Sometimes, being an urban pioneer is so demanding that it’s hard to maintain any sort of perspective for what’s going on elsewhere on the frontier.

After all, when a constant vigil is necessary to ensure the City doesn’t turn the neighborhood into an eight-lane highway, there isn’t much time left to keep track of what’s happening in the rest of the world.

Take, for instance, the state of your mail delivery. It’s easy to tell when yours is bad (how do those two-year-old birthday cards keeping showing up?), but it’s harder to figure out if these things happen to anyone else.

It’s entirely too easy to chalk up shoddy mail service to the same sort of governmental indifference that aggravates anyone who lives in East Dallas; they ignore us on the City and state level, so why shouldn’t we be ignored on the federal level, too?

Well, we’re not the only ones being ignored.

This revelation is the result of two years of intensive wrangling with U.S. Postal Service bureaucrats, consultations with Dallas-area congressmen, and whining to a variety of people who deliver the mail.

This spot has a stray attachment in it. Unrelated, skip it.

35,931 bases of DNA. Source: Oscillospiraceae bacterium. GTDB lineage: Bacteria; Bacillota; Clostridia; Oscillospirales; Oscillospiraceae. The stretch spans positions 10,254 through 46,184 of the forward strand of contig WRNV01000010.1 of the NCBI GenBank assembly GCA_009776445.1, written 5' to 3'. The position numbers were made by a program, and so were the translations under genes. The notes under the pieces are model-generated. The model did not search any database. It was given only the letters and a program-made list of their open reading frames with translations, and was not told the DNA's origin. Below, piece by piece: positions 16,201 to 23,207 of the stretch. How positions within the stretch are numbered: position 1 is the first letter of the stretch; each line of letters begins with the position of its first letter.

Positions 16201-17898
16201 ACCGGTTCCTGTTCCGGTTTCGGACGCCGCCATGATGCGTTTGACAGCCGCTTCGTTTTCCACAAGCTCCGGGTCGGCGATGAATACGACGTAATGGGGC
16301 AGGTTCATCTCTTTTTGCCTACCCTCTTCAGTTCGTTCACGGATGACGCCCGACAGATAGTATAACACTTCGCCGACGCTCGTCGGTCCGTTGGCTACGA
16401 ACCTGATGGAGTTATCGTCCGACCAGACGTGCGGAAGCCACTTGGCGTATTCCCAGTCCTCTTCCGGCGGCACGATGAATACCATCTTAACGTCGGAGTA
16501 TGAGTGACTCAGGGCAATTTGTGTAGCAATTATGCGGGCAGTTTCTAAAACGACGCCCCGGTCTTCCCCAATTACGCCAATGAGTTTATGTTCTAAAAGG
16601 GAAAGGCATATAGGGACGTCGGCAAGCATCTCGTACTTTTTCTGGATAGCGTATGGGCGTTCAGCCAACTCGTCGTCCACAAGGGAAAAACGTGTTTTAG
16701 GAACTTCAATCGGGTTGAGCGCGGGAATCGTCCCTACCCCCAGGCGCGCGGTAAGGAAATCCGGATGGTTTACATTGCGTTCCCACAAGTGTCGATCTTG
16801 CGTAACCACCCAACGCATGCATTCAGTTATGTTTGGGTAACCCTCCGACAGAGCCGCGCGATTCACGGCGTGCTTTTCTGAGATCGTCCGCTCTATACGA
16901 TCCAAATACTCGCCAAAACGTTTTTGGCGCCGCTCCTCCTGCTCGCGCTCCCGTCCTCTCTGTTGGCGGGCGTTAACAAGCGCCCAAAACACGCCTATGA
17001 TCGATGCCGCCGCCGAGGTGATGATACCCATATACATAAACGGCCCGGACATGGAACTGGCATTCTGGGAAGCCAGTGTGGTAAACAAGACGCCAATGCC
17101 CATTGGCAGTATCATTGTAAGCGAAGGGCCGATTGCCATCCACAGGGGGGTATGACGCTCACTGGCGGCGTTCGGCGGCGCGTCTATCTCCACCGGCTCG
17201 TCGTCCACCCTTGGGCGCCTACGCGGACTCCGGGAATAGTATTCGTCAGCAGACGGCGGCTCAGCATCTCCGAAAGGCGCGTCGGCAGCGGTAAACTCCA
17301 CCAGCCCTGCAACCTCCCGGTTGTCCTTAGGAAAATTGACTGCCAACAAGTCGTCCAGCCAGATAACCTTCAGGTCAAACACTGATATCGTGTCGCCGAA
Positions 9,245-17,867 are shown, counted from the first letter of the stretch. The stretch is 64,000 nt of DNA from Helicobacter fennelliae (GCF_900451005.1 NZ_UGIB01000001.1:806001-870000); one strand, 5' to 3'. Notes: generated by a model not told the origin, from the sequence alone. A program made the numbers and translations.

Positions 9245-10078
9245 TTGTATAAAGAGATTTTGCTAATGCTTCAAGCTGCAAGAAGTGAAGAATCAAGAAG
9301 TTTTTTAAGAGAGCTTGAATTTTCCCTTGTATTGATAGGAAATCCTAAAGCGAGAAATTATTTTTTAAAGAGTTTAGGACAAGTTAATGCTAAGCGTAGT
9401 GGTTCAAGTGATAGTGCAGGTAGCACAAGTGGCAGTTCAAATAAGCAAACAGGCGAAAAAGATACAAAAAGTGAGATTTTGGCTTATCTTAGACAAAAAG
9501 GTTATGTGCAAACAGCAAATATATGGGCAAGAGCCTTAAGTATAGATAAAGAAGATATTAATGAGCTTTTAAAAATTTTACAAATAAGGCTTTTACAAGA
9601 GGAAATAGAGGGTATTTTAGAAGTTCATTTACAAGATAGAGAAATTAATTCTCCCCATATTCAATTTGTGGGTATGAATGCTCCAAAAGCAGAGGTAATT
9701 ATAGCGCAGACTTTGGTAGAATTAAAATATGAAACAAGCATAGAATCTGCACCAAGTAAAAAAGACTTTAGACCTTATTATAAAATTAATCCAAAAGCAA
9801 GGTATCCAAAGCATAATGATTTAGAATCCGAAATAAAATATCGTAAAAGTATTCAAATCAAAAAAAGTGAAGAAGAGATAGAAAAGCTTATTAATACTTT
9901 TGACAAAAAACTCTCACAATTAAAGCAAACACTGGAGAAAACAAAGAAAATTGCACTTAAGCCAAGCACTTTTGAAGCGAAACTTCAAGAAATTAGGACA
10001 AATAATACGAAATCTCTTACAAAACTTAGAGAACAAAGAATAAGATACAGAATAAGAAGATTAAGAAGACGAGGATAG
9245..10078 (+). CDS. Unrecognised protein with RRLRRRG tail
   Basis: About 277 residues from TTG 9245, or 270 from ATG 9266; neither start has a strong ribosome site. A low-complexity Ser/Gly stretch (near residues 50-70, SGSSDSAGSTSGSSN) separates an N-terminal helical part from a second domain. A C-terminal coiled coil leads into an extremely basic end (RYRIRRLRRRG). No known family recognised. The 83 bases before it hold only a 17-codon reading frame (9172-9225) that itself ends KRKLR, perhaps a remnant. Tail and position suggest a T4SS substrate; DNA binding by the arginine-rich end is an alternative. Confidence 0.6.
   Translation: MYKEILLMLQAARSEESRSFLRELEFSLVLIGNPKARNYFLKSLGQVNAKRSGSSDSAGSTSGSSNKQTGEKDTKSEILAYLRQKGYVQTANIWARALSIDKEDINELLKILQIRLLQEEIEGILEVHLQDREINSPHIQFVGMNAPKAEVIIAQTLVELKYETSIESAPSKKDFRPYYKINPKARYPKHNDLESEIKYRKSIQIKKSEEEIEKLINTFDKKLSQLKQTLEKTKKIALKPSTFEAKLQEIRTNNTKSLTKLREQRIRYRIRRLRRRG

The stories I’ve heard – and this is from someone who used to believe the postal service got a bum rap from its critics – point to the same conclusion: Our mail service stinks.

Mail service here may not be as bad as that in Italy or Mexico (yet), but when a congressional aide’s mail woes are worse than mine, something is wrong.

Says Sharon Birmingham, who handles mail complaints for U.S. Rep. John Bryant: “There are so many problems with mail service that people just give up complaining.”

Is that what the postal service counts on?

Well, it’s no longer necessary to suffer in silence or isolation. Bill Broomfield, a Michigan congressman, has introduced a resolution in the U.S. House of Representatives to form a commission to study the postal service, with an eye toward reforming it (though blowing it up and starting over probably would be a better idea). The resolution has more than 120 co-sponsors, including Bryant.

This resolution is an opportunity for anyone who has had a serious problem with the postal service to exercise his or her duty as a taxpayer and lodge a protest. Broomfield, is soliciting comment from other districts, and the Dallas-area congressmen representing this area will be happy to pass along complaints. There’s even a form you can fill out.

Birmingham’s telephone number for 5th District residents is 767-6554. If you live in the 3rd District, call Rep. Sam Johnson’s office at 985-8868 or 239-0562. Their districts cover the 75204, 75206 and 75214 code areas in East Dallas.

And remember, neither wind nor rain nor gloom of night should stop you from completing your appointed complaint.